“These regulations have actually served as an extra driver to get data from suppliers and make our entire manufacturing process more efficient,” Li says. “Our engineering and research teams are working on alternate technologies to address the RoHS requirements.”
A Story about Solder
The humble material known as solder is an illustrative example to any discussion of the search for alternatives to RoHS-designated hazardous substances. Because common versions of this fusible metal alloy, used to join metal workpieces, were traditionally made with lead, they came under the purview of RoHS. Any company that wanted to sell its electronic products in Europe had to prove that the solder in those products was lead-free.
Sieber notes that NIST, one of a number of organizations participating in the ASTM process to develop standards for declarable substances, “did not have a Standard Reference Material related to lead-free solder at the time of the initial RoHS. Now there are three.” These SRMs are used to validate the testing used to confirm the absence of lead.
Testing is, of course, at the heart of any regulatory scheme, as well as efforts to establish meaningful product component databases. “Some countries and manufacturers are requiring proof that the companies testing materials are competent,” Sieber says. “Customers want proof that none of the restricted substances are present.”
This can be a challenge in cases such as hexavalent chromium coatings, which are used to prevent corrosion. “You might be talking about a coating on a heat sink that is somewhere between 100 and 400 nanometers thick. Very thin layers like this are difficult to analyze,” Sieber says. “Test method standards are still in development.”
Despite the challenges, RoHS has already had a significant impact. According to its March 2008 final report of the “Study of the RoHS and WEEE Directives,”2 consulting firm Arcadis/Ecolas noted that lead, cadmium and mercury in EU waste streams were at that time reduced by 20, 63 and 56 percent, respectively (percentages are approximate and the time frame for the lead reduction figure was not specified).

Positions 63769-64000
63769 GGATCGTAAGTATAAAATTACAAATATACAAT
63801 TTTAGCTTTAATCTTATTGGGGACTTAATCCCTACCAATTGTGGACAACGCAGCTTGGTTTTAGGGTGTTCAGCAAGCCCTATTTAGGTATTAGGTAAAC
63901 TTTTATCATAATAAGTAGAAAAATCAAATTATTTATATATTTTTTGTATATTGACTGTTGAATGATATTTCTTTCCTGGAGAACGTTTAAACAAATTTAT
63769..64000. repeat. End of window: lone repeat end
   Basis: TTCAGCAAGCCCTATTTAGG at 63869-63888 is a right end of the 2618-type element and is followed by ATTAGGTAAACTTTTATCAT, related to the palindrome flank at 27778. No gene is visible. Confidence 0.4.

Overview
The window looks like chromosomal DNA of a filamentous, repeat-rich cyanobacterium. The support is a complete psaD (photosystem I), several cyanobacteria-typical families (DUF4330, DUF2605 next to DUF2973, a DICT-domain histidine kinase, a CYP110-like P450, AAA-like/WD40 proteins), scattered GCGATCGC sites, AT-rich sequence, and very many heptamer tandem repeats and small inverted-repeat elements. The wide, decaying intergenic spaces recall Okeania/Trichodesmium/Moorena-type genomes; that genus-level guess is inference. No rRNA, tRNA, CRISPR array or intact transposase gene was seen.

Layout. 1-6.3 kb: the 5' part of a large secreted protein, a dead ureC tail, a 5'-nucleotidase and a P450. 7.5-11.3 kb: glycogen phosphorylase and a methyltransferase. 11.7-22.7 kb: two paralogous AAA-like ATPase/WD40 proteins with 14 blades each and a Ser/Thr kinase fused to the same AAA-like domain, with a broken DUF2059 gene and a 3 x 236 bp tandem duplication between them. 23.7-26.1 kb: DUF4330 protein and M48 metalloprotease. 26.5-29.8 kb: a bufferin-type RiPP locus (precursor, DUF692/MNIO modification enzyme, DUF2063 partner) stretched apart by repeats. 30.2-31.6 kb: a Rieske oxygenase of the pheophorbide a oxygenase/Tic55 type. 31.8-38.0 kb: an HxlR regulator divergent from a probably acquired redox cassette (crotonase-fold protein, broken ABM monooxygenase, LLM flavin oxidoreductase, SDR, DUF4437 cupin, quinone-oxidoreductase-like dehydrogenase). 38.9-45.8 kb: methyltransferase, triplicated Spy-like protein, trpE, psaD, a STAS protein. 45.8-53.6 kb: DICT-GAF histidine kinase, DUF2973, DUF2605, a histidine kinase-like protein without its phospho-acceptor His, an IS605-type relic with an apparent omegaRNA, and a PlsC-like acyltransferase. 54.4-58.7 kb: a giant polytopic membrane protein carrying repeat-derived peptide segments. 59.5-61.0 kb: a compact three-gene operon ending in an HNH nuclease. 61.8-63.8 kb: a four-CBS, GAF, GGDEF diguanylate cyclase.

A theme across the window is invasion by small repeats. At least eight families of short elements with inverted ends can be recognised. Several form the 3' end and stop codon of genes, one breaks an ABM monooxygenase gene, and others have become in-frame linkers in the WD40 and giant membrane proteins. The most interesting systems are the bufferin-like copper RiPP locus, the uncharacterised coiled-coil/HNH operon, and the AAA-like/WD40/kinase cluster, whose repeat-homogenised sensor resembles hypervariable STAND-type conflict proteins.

The Role of ASTM
The increasingly international scope of ASTM standards development activities is particularly valuable in view of the proliferation of RoHS-type regulations around the world. “The EU system is very much based on harmonized standards to demonstrate product compliance with respective EU legislations,” says Joachim Wilke, director of regulatory affairs and policy in Europe, Cologne, Germany, for Medtronic, a global medical device manufacturer. “ASTM support on the development of high-quality, market-relevant, international standards — for instance on RoHS compliance testing — is very much appreciated.”
It’s important to note that ASTM is not the only organization working in the RoHS arena. The International Electrotechnical Commission, or IEC, is another key player, through Technical Committee 111, Environmental Standardization for Electrical and Electronic Products and Systems. UL’s Scott MacLeod and John Sieber of NIST are both members of the U.S. Technical Advisory Group (TAG) to Technical Committee 111 as well as technical expert members of TC 111 itself.
Though there’s always the possibility of turf battles in such a crowded standards development landscape, ASTM stands ready to work with other organizations in seeking the broadest possible consensus. In the words of Committee F40 chairman van der Maten, “ASTM is very open to international collaboration.”
For its part, the 130 international members of Committee F40 are working with stakeholders around the world to maintain existing and develop new standards that allow manufacturers and testing laboratories to identify and quantify restricted substances in materials and products. (See below for a list of F40’s existing and proposed standards.)
In March of this year, the committee held its standards development meetings in Shanghai, China, and invited local stakeholders, including government officials, to a workshop on rare earth materials. Committee members and ASTM staff also attended and presented at a workshop on new chemical substances and a roundtable event on RoHS.
This type of cooperation will be essential in the coming years. Van der Maten’s allusion to RoHS as a “moving target” takes on added significance in view of the fact that RoHS2 also sets the stage for further expansion of the list of declarable substances; phthalates (softening agents used in certain plastics) and hexabromocyclododecane (another flame retardant additive) are specifically mentioned. In addition, a host of other countries, including Canada, China, Japan and South Korea, have followed in the footsteps of the EU and developed their own RoHS-style regulations.